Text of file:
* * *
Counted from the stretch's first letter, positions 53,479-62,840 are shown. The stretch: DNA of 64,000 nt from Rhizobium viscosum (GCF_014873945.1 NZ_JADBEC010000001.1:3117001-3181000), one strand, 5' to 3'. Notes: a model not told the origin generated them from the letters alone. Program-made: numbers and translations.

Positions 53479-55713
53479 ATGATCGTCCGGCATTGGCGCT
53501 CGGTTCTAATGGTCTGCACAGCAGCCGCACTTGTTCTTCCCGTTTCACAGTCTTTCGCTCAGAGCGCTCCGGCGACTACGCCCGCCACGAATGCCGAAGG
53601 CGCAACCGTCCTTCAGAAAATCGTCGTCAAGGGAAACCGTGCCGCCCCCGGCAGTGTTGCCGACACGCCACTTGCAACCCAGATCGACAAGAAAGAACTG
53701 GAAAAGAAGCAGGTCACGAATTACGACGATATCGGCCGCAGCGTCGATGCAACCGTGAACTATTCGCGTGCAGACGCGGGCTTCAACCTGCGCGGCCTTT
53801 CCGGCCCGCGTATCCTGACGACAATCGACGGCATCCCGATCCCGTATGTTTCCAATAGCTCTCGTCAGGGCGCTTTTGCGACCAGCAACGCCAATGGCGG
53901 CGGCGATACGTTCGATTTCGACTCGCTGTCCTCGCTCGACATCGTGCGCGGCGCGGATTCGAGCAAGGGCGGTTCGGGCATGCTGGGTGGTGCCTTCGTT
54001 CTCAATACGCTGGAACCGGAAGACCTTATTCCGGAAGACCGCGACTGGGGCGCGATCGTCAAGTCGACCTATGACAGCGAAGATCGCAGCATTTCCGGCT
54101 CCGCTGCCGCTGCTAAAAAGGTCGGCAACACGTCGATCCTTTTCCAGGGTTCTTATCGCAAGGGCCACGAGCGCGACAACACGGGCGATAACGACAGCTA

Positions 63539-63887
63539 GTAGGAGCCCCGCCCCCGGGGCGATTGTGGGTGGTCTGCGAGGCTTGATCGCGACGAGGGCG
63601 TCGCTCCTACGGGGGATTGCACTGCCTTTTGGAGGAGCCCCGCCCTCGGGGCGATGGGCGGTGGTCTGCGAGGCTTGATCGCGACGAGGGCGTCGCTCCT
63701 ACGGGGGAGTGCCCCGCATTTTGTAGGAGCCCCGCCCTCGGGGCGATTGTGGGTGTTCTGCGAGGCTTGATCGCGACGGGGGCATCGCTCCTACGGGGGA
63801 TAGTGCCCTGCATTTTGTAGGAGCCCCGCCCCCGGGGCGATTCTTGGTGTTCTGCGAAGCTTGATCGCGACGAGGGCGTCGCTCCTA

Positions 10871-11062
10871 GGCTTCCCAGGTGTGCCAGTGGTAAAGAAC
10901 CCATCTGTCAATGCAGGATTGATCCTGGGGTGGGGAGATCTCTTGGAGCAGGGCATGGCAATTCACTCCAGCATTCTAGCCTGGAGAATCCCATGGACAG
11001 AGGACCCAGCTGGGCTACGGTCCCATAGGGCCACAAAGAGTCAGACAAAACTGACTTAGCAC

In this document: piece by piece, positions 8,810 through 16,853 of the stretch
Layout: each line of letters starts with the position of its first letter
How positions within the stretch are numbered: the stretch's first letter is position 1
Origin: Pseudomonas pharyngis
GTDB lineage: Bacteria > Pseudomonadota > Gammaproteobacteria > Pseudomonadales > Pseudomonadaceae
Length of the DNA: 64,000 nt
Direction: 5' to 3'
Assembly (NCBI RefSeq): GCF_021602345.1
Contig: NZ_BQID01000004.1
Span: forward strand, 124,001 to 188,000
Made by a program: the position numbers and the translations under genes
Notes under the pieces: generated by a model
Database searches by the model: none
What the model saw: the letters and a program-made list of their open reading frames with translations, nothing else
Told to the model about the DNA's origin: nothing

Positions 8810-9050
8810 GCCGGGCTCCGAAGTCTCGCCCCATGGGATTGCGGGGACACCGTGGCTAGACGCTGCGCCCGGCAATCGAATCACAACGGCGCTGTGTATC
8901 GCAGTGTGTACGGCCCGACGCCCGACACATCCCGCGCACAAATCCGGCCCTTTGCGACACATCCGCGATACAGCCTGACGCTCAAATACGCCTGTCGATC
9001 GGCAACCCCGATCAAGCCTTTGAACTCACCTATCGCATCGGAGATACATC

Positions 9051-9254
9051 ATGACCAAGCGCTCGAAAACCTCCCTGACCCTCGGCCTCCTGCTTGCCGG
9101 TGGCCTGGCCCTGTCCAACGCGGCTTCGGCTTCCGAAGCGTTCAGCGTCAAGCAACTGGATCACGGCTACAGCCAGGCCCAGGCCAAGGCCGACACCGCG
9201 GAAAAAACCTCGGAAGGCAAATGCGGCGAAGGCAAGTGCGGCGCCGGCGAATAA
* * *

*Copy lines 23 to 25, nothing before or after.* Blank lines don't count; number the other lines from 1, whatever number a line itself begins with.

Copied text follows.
Origin: Pseudomonas pharyngis
GTDB lineage: Bacteria > Pseudomonadota > Gammaproteobacteria > Pseudomonadales > Pseudomonadaceae
Length of the DNA: 64,000 nt